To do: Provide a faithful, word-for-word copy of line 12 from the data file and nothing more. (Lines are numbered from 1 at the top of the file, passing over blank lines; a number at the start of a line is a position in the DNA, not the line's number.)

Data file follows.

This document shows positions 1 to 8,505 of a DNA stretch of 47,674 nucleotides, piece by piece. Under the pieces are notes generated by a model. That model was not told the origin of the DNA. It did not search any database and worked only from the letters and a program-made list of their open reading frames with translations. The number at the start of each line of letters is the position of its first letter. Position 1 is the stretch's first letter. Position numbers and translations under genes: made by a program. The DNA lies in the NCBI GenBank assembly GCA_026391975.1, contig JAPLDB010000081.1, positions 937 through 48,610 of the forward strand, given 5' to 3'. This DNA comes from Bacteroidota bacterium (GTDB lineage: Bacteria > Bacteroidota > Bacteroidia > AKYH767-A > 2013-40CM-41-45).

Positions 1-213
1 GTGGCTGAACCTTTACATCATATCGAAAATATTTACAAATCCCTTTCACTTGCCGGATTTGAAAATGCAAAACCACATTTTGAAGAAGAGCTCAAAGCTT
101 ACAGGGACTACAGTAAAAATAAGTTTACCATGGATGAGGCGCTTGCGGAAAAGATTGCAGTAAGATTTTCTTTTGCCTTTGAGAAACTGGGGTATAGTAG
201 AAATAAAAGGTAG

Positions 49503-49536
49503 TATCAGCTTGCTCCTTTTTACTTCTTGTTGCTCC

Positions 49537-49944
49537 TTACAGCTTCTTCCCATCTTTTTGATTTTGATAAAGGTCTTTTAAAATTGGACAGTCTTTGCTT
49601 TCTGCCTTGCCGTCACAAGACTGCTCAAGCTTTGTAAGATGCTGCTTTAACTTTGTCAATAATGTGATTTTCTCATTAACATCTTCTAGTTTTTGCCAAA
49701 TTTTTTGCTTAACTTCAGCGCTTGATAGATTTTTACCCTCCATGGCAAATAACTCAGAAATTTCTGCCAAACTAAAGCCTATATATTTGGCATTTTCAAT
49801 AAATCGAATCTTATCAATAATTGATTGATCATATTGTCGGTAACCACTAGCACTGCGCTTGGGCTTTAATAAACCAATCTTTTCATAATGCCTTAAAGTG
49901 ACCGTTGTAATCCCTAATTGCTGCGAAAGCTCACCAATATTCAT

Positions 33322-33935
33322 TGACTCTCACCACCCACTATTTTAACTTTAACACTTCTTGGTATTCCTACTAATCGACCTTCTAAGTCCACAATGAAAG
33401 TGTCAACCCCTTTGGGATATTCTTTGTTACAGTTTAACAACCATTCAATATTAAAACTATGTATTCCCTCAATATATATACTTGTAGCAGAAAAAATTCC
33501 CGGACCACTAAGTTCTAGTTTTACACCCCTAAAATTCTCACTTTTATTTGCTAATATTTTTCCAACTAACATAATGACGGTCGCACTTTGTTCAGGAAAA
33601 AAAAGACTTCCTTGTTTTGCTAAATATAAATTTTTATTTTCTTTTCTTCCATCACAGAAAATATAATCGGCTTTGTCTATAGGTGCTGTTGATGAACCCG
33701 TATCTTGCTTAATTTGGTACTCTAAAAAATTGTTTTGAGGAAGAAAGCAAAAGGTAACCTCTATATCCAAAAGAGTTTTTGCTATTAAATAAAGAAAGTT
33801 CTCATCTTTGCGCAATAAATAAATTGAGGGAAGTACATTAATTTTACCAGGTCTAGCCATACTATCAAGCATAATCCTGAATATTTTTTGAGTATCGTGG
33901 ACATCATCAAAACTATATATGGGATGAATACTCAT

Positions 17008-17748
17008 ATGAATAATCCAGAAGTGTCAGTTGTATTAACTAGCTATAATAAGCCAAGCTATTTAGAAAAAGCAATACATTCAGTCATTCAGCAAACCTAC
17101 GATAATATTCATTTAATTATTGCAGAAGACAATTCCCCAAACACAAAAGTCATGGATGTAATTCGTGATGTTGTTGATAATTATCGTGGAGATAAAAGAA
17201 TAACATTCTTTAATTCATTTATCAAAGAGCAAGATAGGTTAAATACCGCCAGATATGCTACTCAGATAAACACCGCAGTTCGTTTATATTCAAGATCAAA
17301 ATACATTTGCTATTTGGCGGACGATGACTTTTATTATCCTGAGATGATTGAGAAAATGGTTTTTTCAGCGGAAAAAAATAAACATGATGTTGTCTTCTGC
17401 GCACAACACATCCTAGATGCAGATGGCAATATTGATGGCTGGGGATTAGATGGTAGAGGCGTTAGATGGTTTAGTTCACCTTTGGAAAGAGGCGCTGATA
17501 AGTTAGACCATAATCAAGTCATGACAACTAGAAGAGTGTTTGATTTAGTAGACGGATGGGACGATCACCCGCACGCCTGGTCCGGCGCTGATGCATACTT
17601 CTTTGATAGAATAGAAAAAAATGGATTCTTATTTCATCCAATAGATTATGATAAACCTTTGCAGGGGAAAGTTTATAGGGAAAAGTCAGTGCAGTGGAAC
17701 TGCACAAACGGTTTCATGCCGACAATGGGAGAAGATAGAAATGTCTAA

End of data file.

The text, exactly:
49801 AAATCGAATCTTATCAATAATTGATTGATCATATTGTCGGTAACCACTAGCACTGCGCTTGGGCTTTAATAAACCAATCTTTTCATAATGCCTTAAAGTG